The hemolysin transport system was found to mediate the release of cyclodextrin glucanotransferase (CGTase) into the extracellular medium when it was fused to the C-terminal 61 amino acids of HlyA (HlyAs(61)). To produce an improved-secretion variant, the hly components (hlyAs, hlyB and hlyD) were engineered by directed evolution using error-prone PCR. Hly mutants were screened on solid LB-starch plate for halo zone larger than the parent strain. Through screening of about 1 × 10(4) Escherichia coli BL21(DE3) transformants, we succeeded in isolating five mutants that showed a 35-217% increase in the secretion level of CGTase-HlyAs(61) relative to the wild-type strain. The mutation sites of each mutant were located at HlyB, primarily along the transmembrane domain, implying that the corresponding region was important for the improved secretion of the target protein. In this study we describe the finding of novel site(s) of HlyB responsible for enhancing secretion of CGTase in E. coli.
The nanoenvironment of nanobiocatalysts, such as local hydrophobicity, pH and charge density, plays a significant role in optimizing the enzymatic selectivity and specificity. In this study, Kluyveromyces lactis β-galactosidase (Gal) was assembled onto polystyrene nanofibers (PSNFs) to form PSNF-Gal nanobiocatalysts. We proposed that local hydrophobicity on the nanofiber surface could expel water molecules so that the transgalactosylation would be preferable over hydrolysis during the bioconversion of lactose, thus improve the galacto-oligosaccharides (GOS) yield. PSNFs were fabricated by electro-spinning and the operational parameters were optimized to obtain the nanofibers with uniform size and ordered alignment. The resulting nanofibers were functionalized for enzyme immobilization through a chemical oxidation method. The functionalized PSNF improved the enzyme adsorption capacity up to 3100mg/g nanofiber as well as enhanced the enzyme stability with 80% of its original activity. Importantly, the functionalized PSNF-Gal significantly improved the GOS yield and the production rate was up to 110g/l/h in comparison with 37g/l/h by free β-galactosidase. Our research findings demonstrate that the localized nanoenvironment of the PSNF-Gal nanobiocatalysts favour transgalactosylation over hydrolysis in lactose bioconversion.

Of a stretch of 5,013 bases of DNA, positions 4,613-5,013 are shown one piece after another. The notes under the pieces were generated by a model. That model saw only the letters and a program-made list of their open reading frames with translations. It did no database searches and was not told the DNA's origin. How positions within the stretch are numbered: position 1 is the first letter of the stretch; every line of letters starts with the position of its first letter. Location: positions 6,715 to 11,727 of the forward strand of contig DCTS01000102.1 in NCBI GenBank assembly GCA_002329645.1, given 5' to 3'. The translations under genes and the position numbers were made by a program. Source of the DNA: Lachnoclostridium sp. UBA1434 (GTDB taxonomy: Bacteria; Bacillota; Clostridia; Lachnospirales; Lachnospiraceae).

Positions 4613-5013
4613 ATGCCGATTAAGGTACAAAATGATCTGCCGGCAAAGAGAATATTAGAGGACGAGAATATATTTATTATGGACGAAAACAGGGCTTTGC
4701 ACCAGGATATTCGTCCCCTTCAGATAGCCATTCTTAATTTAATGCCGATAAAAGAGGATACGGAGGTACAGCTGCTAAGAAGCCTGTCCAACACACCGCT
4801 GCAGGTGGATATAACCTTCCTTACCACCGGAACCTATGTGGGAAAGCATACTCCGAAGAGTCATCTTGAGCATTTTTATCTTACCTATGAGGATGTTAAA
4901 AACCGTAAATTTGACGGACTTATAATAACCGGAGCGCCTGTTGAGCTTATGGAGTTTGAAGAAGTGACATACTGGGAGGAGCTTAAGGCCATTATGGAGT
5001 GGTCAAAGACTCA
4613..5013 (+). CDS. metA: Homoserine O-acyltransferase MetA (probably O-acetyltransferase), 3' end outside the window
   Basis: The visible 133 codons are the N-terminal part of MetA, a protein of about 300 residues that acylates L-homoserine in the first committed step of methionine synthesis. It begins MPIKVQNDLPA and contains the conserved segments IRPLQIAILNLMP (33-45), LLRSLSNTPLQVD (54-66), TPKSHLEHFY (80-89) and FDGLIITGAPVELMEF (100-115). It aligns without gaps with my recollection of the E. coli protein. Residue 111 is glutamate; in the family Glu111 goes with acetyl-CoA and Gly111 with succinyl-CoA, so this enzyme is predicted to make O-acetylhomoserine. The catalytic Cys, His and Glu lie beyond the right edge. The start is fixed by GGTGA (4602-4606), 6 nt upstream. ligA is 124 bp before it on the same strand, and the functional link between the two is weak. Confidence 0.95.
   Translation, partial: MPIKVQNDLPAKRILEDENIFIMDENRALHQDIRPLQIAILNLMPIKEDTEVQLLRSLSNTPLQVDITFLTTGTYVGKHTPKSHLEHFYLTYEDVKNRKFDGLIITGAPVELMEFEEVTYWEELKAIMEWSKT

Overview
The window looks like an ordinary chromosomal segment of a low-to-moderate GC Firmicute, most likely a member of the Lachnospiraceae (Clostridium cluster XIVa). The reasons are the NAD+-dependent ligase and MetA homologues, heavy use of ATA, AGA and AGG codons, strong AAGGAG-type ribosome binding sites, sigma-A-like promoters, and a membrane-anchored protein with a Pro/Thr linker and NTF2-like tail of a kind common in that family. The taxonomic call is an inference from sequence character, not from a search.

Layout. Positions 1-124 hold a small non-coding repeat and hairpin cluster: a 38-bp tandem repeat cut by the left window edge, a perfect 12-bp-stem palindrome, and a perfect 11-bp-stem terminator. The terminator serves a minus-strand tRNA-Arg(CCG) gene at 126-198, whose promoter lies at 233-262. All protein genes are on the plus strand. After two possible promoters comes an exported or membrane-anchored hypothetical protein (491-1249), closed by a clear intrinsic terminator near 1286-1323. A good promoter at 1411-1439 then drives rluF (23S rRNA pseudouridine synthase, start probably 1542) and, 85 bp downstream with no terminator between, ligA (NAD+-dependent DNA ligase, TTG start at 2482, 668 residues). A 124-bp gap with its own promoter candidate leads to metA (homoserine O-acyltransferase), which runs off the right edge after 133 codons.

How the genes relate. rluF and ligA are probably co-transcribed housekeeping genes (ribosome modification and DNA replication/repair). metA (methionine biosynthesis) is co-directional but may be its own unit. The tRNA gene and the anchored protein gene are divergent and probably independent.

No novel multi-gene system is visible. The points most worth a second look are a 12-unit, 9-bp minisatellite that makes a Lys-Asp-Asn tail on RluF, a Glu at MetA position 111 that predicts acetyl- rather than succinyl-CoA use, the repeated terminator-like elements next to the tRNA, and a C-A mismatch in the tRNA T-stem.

Pseudomonas sp. strain L10.10 (=DSM 101070) is a psychrotolerant bacterium which was isolated from Lagoon Island, Antarctica. Analysis of its complete genome sequence indicates its possible role as a plant-growth promoting bacterium, including nitrogen-fixing ability and indole acetic acid (IAA)-producing trait, with additional suggestion of plant disease prevention attributes via hydrogen cyanide production.
Planococcus rifietoensis M8(T) (=DSM 15069(T)=ATCC BAA-790(T)) is a halotolerant bacterium with potential plant growth promoting properties isolated from an algal mat collected from a sulfurous spring in Campania (Italy). This paper presents the first complete genome of P. rifietoensis M8(T). Genes coding for various potentially plant growth promoting properties were identified within its genome.
Pandoraea oxalativorans DSM 23570(T) is an oxalate-degrading bacterium that was originally isolated from soil litter near to oxalate-producing plant of the genus Oxalis. Here, we report the first complete genome of P. oxalativorans DSM 23570(T) which would allow its potential biotechnological applications to be unravelled.